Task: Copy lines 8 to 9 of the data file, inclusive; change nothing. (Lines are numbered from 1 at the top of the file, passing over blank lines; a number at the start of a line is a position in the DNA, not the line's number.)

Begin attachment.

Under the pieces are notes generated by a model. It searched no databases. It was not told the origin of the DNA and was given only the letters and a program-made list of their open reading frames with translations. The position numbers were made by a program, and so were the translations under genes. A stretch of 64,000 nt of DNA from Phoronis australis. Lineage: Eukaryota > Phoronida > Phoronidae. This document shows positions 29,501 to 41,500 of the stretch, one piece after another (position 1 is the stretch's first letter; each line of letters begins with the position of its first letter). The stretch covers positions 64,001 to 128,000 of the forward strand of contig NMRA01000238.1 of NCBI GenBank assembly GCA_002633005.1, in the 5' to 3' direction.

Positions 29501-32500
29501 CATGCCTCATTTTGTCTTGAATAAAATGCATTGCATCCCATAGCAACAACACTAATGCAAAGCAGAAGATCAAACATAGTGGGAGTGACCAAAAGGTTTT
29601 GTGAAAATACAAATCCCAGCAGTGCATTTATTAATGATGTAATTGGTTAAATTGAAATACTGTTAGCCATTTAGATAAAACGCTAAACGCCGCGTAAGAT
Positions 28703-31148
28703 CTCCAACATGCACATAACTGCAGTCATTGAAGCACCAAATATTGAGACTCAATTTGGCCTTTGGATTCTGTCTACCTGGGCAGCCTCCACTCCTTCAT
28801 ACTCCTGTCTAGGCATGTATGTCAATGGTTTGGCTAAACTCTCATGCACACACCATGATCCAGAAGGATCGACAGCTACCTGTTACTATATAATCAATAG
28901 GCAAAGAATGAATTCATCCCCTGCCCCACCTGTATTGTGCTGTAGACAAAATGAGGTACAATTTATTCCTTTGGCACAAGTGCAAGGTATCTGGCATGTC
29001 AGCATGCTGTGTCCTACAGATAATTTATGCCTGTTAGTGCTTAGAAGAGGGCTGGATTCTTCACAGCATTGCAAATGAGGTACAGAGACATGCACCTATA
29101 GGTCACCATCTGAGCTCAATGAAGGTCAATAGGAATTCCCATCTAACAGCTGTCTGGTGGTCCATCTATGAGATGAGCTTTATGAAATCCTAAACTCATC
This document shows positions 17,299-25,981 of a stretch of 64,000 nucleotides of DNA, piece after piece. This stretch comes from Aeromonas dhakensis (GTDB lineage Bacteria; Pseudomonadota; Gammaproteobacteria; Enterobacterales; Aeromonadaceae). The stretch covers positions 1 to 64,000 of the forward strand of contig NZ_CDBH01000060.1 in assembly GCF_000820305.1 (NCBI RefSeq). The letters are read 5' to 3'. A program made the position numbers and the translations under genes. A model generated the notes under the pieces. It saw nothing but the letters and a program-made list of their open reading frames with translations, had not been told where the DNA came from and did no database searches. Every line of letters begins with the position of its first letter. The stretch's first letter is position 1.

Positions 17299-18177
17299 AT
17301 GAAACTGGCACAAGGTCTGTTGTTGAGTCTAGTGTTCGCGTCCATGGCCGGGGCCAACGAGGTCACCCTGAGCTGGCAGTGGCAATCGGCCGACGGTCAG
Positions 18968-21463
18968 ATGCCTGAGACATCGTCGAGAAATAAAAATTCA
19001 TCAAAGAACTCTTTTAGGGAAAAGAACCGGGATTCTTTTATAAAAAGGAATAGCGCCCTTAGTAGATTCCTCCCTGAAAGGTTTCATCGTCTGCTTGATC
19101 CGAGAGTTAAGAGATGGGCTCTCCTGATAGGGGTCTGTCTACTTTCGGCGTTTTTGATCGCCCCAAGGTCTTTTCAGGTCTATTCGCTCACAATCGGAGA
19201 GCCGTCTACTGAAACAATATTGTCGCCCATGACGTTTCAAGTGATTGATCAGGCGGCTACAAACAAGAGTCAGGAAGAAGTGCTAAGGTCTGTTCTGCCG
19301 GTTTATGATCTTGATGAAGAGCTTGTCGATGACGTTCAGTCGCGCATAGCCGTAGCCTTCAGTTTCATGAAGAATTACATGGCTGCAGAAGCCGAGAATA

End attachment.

28901 GCAAAGAATGAATTCATCCCCTGCCCCACCTGTATTGTGCTGTAGACAAAATGAGGTACAATTTATTCCTTTGGCACAAGTGCAAGGTATCTGGCATGTC
29001 AGCATGCTGTGTCCTACAGATAATTTATGCCTGTTAGTGCTTAGAAGAGGGCTGGATTCTTCACAGCATTGCAAATGAGGTACAGAGACATGCACCTATA